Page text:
|dc.description.abstract||Plants of Pisum Sativum L., grown under controlled environmental
conditions, were subjected to wilting stress cycles at different developmental
stages and analyzed for changes in inhibitor levels, stomatal aperture,
water status, and effects on final yield.
As leaf water potential decreased past a critical level, stomatal
aperture decreased markedly and, at the same time, inhibitor levels increased
rapidly. The naximum inhibitor levels attained, as determined by several
different methods of assessment, approximately halved with each later wilting
cycle, whilst the degree of stomatal closure was approximately the same for
each cycle. During the recovery phase, plant water status recovered to
normal 24 hours after rewatering. At this time inhibitor levels had
decreased markedly and, in the later cycles, had apparently declined to
normal levels. However stomatal aperture had only recovered slightly at
this point in all cycles and by 4 days after rewatering stomata had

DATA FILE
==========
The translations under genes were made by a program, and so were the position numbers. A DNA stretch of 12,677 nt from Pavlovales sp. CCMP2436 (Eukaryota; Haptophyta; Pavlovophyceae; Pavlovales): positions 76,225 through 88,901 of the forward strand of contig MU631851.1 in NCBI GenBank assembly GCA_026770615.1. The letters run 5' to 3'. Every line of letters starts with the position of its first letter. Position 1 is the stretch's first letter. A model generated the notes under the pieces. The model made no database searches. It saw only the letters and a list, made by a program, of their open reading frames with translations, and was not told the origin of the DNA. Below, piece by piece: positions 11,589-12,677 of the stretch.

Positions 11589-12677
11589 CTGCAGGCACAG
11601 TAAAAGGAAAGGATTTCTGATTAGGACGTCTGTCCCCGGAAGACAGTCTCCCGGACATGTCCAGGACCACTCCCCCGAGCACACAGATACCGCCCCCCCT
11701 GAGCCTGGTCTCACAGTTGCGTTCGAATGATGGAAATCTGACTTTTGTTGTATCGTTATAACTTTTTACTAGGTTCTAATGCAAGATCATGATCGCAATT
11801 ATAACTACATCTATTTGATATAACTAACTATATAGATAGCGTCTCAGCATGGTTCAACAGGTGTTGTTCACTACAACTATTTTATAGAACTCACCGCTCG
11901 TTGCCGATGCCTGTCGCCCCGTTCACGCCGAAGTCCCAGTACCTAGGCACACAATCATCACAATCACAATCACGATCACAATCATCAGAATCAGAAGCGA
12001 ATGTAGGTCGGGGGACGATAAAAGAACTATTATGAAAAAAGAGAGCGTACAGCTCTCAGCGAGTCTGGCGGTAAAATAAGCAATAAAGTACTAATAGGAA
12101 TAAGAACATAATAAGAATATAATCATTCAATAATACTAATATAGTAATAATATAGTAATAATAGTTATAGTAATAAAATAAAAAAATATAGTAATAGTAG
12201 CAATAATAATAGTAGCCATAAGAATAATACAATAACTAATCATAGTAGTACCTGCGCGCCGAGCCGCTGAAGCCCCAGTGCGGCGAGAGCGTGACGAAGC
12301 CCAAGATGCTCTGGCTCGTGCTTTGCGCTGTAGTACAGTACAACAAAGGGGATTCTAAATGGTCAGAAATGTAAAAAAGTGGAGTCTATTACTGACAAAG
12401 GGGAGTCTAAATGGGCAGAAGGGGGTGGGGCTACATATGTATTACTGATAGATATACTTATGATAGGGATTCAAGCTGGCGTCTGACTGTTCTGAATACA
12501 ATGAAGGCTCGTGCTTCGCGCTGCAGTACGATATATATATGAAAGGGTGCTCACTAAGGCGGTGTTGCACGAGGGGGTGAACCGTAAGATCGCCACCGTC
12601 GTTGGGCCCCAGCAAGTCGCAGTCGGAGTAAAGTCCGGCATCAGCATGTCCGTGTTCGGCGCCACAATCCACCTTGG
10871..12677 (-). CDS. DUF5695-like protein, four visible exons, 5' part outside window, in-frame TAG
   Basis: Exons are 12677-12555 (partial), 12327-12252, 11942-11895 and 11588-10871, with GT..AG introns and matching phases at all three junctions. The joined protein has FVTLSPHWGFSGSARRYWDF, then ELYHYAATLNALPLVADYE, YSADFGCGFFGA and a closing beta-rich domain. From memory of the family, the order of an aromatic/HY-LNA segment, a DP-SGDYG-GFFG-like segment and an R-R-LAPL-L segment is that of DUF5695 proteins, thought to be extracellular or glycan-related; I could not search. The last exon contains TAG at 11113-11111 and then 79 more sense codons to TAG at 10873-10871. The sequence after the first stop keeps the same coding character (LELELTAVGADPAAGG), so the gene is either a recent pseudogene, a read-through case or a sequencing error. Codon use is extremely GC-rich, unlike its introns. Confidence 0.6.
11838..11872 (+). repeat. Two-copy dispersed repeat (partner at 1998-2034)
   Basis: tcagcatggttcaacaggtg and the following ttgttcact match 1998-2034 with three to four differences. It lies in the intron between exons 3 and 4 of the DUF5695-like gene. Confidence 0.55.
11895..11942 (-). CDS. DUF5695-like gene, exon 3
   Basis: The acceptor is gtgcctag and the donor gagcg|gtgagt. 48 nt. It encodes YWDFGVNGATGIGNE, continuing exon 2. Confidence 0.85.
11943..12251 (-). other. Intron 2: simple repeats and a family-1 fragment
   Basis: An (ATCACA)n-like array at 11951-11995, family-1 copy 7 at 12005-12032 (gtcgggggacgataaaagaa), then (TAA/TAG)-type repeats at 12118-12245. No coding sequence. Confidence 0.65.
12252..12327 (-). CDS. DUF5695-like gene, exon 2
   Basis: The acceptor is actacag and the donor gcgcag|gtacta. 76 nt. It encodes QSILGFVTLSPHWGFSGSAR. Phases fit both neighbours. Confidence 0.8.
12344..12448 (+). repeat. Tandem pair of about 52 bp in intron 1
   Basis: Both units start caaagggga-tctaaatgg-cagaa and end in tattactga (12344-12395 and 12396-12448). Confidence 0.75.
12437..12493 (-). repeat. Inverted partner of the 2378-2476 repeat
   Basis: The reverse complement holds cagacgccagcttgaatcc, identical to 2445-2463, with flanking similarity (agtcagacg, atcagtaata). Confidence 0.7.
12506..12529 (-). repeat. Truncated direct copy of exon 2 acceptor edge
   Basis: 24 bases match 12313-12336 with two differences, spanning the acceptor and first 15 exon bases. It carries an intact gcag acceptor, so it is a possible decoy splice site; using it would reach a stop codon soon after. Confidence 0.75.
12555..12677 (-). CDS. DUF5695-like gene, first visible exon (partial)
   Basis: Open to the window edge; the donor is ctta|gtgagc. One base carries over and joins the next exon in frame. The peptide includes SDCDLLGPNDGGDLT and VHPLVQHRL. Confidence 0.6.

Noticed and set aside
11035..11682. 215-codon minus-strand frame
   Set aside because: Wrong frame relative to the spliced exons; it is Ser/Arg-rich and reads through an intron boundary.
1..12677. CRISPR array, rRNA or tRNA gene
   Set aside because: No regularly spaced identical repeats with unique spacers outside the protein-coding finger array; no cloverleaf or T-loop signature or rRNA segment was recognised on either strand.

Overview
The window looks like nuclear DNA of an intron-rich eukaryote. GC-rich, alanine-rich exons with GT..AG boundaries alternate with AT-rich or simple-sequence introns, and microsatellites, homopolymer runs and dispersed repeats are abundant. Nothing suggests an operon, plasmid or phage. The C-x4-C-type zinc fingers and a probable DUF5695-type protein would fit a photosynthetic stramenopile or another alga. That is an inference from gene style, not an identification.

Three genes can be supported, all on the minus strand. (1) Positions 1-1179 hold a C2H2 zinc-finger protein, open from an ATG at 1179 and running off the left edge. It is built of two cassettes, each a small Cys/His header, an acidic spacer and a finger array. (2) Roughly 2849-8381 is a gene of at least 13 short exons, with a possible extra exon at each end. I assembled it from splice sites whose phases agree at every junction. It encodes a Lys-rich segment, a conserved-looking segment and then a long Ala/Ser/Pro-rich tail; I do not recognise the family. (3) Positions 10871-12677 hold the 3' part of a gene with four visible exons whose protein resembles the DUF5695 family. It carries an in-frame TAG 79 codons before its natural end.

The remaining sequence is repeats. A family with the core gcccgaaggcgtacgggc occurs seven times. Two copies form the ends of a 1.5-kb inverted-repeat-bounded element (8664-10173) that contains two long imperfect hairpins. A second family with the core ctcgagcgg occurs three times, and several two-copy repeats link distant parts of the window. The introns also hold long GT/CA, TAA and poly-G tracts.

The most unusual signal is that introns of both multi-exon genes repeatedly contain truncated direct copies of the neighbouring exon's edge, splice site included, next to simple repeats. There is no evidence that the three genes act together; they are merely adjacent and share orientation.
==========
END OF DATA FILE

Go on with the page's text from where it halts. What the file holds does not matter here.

generally regained normal apertures.
Results of the final yield analysis were confounded somewhat by the
shooting of basal buds, particularly on plants subjected to wilting cycles
during the preflovrering and flowering stages. and a possible explanation
for this lateral growth is discussed. However the pod swelling stage was
more sensitive to water stress than other stages.
Changes in inhibitor levels alone, did not appear to be related
directly to stomatal responses or any sensitivity of particular growth
stages. Some possible reasons for these observations are presented on
the basis of evidence available in the literature.||en_US